A Meditation on the Theme: Trouble with Technology
We have this brain that experiences and remembers things, but it’s an imperfect instrument and, furthermore, one day it will no longer exist. So we would like to find another, more reliable--and durable--vehicle for sustaining and transmitting the wisdom and intention of our individual brains.
Language was the first “reliable” vehicle of transmission of thought from one brain to another, and may indeed have been the vehicle for the differentiation of Homo sapiens from other hominids - maybe as long ago as a hundred millennia. When we speak to each other, we transmit information, thoughts and feelings, termed “memes” to others who hear our words. We embed a fragment of our mind into theirs. For most of human history, language was essentially the only vehicle for thought transmission – the only medium of memory.
Probably, sometime after language developed, humans began to make pictographic images of objects in their environment and ideas in their minds, and these images often took on a mystical aura as representing the essence or spirit of the thing depicted. No doubt, music also developed along with pictographic images as a medium for transmitting rituals of words and movements. Words somehow seem easier to remember if set to music.
Then came writing, perhaps five millennia ago, arising, no doubt, from pictures and dots and lines used as symbols for things and numbers. This allowed transmission of memes across a broader field in both space and time than was possible with one-on-one or small-group verbal contact. The extent to which writing survived the millennia depended upon the medium on which it was engraved: inorganic media such as stone or clay had greater durability; organic media such as paper or parchment were easier to transport and store, but were subject to decomposition and hence, permanent loss.
Then, just half a millennium ago, came the printing press, the medium of mass dissemination that ultimately transformed the mindset of Western civilization. The disadvantage of paper’s fragility in preserving content was offset by the numerical advantage of multiple copies of a single piece of literature, (e.g., the bible) for preserving works of written words that touched innumerable minds - concurrently and down through the centuries. In the same way, images – once unique and created individually - were etched and reproduced in multiple copies, often as an integral part of a printed book.
A century and a half ago, photography was developed, with its capacity to capture, at a given moment in time, images of people or activities or objects of art, allowing the preservation and wide dissemination of visual as well as verbal memes. So “A picture is worth a thousand words,” became a new mantra. Half a century later, movies developed that gave us the illusion we were seeing things in motion on a still screen. Photographic technology eventually took over the reproduction of verbal information (books, magazines and newspapers) as well as of visual images.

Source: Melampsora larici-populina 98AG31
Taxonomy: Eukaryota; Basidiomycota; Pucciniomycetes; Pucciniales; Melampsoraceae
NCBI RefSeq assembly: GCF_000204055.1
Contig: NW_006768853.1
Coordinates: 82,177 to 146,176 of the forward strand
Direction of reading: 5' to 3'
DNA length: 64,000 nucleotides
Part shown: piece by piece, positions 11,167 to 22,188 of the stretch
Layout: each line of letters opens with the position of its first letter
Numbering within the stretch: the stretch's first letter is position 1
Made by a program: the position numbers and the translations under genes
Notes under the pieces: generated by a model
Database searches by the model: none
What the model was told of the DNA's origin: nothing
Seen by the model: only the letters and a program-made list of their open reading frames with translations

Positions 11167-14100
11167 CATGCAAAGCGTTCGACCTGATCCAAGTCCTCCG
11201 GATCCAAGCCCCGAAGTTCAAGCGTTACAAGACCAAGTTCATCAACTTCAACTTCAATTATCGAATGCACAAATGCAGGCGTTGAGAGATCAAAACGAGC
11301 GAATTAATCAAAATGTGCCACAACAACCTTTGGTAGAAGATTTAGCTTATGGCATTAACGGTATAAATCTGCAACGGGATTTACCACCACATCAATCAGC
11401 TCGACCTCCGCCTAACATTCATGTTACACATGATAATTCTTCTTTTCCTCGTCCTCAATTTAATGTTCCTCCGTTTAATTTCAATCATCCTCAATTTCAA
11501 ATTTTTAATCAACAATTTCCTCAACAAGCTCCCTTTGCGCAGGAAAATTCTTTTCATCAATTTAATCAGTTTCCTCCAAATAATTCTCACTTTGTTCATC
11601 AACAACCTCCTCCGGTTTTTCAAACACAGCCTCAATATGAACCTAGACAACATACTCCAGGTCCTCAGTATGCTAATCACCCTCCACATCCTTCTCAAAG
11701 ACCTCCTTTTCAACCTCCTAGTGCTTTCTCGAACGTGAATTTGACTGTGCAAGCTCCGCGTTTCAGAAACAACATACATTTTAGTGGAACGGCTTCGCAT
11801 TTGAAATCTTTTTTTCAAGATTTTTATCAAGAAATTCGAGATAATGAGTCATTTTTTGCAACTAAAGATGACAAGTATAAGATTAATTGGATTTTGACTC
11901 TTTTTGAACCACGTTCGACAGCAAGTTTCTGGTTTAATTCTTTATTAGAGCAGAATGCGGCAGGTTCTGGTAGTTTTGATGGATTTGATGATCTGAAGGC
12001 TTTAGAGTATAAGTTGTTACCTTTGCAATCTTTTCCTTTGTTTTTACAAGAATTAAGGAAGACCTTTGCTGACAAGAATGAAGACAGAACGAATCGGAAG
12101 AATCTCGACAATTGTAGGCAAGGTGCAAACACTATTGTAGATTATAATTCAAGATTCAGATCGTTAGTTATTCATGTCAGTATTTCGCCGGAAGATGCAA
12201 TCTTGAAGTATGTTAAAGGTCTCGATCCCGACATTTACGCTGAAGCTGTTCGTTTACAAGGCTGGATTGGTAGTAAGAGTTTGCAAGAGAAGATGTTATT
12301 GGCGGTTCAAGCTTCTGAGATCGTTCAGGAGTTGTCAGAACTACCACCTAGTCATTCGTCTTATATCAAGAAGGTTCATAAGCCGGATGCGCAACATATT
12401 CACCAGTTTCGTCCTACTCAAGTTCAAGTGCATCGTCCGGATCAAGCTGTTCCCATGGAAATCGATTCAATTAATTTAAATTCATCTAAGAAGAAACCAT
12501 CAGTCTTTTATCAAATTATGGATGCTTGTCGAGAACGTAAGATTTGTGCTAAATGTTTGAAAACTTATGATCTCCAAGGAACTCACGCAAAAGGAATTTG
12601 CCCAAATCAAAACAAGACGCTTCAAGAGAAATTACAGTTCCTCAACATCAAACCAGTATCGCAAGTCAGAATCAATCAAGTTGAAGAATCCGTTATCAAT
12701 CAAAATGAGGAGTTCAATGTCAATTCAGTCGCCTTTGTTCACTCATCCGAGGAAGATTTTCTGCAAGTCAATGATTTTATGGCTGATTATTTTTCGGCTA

With television, in the middle of the 20th century, the illusion of motion came into family homes in the form of electronic images. Photons of light were translated in a cathode-ray tube into electrical pulses that danced across the screen at unimaginable speed, generating images that the average person had no ability (or inclination) to recreate. The cathode-ray tube (CRT) has recently been replaced by the liquid-crystal display (LCD), and the dance of electrons has been replaced by shimmering dyes stimulated digitally on a thin, unimaginably fine grid.
Now we have the digital age, in which words and images are preserved digitally in technologies that change every half decade. The blips and bleeps of fragmented memories are disseminated widely through the “ether” at the speed of light. In theory, any given image (picture) or any sequence of images (video) could be viewed simultaneously by everyone in the world who had access to the internet, which amounts to hundreds of millions of individuals. When even a thousandth of that number of individuals views an image or video, it is said to “go viral,” which means that a large portion of the human population has that meme embedded in its psyche.
Even more than the organic media such as paper and parchment, the electronic media are truly impermanent. Their words and pictures are not etched in anything that will be accessible to future minds or media and are bound to disappear from the record of time unless they are copied and transmitted and retransmitted indefinitely. And who would do that?
How long do the memes we absorb visually and passively last? How much of what we see and hear endures in our minds as memory? And how long before our present media will be obsolete and our memories will dissipate, flying free as photons into the cosmic background radiation?